Well, it looks like we are officially having a wedding. Not as if all the other things we’ve been planning indicated otherwise, but sending out the invitations made the event somehow seem more tangible than ever before. We’ve received the first of our RSVPs back (they said yes!), so I think it’s high time for me to share with the hive.
You might recall that I planned to DIY our invitations from the beginning, and boy oh boy, DIY they were. I got a few text messages from guests who knew my DIY plan and asked, “Well which parts did you make yourself?” What do you mean which parts? Save for creating the envelopes from scratch and weaving our own twine, we made everything!
The scene at the post office was not as hectic has I had imagined. It might have helped that we mailed our invitations from our hometown in New Jersey rather than NYC. My parents’ dining room had become my invitation headquarters as there just wasn’t enough space in our studio to spread out a suitable crafting station. We were able to keep the postage to the 70 cent wedding invitation standard (I was very nervous about the weight), but the first post office we went to wanted to charge us 21 cents extra for hand cancelling. I had never heard of an upcharge for hand cancelling so we tried another post office in town. Lo and behold, no upcharge there. Winner! We did end up hand cancelling them ourselves, but I didn’t mind.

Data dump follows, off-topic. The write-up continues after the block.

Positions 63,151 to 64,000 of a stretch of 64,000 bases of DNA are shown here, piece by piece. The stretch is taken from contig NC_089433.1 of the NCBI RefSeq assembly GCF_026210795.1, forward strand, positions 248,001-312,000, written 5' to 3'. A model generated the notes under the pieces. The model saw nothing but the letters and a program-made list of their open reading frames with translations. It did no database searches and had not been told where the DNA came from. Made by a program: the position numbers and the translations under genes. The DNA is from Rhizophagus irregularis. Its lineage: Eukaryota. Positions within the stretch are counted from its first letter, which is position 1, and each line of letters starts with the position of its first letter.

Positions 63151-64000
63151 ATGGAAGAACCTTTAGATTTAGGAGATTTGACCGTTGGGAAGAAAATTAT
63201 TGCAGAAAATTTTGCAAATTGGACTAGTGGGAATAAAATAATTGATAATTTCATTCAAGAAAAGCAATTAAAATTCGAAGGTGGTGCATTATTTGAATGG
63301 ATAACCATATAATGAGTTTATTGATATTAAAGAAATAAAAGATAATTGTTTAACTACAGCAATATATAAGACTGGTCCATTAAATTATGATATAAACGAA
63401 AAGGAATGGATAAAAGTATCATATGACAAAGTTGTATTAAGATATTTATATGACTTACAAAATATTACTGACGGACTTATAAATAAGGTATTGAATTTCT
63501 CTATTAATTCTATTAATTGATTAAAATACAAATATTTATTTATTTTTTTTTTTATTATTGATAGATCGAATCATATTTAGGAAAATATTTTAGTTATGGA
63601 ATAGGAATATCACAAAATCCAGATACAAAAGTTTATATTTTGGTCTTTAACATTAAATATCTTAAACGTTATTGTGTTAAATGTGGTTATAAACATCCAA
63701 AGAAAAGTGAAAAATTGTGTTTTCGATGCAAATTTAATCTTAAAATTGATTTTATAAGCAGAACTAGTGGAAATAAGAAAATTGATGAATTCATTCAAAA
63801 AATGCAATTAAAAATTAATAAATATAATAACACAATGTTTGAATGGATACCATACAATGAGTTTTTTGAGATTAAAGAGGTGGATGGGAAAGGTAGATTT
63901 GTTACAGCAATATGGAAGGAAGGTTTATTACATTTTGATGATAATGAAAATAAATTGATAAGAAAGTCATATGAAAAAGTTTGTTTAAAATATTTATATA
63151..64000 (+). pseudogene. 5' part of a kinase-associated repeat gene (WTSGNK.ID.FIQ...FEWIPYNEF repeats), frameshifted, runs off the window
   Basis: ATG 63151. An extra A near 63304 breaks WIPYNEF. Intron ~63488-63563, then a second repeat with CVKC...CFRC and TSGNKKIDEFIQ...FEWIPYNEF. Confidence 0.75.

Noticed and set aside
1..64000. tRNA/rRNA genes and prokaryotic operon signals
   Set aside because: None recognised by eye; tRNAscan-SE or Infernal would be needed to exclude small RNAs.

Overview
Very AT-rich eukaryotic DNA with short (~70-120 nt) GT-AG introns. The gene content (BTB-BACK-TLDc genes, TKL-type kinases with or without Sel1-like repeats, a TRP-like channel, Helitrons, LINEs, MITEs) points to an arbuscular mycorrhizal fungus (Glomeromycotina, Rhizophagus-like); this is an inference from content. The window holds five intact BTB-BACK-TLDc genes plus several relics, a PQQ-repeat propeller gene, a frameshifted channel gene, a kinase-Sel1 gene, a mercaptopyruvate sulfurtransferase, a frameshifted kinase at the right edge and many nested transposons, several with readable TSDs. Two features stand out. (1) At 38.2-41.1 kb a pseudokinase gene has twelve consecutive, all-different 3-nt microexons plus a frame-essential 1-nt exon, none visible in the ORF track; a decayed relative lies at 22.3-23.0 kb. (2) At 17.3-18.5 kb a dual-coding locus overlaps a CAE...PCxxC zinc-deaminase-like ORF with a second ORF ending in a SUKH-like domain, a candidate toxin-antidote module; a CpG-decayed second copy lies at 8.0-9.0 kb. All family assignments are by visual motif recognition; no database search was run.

It’s been a while (a good three and a half years), so many of you may not remember me. Mr. Elephant and I had an amazing blue and green, travel themed wedding in Texas back in April 2011. We found our creative sides and added several DIY touches to our ceremony and reception.
My mother and I have two completely different ideas of what a wedding is. But before I tell you her thoughts on weddings in the new millennium, let me rewind to July 23, 1977. This is when Mama and Papa Walrus got married. This is 37 years ago. They had a pretty extravagant affair for the ’70s. (My dad has his afro to prove it. I would show you guys, but after their divorce, who knows what happened to those wedding albums.) They had a guest count of about 300 people at the church that is still my church home (just in a different location), followed by a reception and dinner and dancing. Sounds pretty typical right?
Now fast forward to present day, 2014. The problem is that my mother (mainly being the one in sticker shock over the price inflation of weddings over the past 30+ years) INSISTS that wedding receptions are simply: A receiving line after the ceremony, and you serve your guests cake and punch and the wedding is done. *blank stare*
There are so many details that never occurred to me before I became a bride. Among them are all of the considerations that go into building the bridal party. Of course, the overall approach is simple—choose some of your nearest and dearest and ask them to stand with you on your wedding day—but in practice, I found that there were many things we needed to consider when we were building our bridal party.
One of the first discussions we had after getting engaged was about our bridal party. Mr. Crab has a group of absolute best friends from college. They were housemates their senior year in college and have been in almost daily contact since then. Their friendship and group dynamic is really great, and they truly love each other. Mr. Crab will be the sixth of their group of seven to get married; he thought it would be cool to have all of his friends participate as groomsmen. OK, six people seems reasonable, but of course, he also wanted to include his best friend growing up and his siblings. This made for a grand total of 10.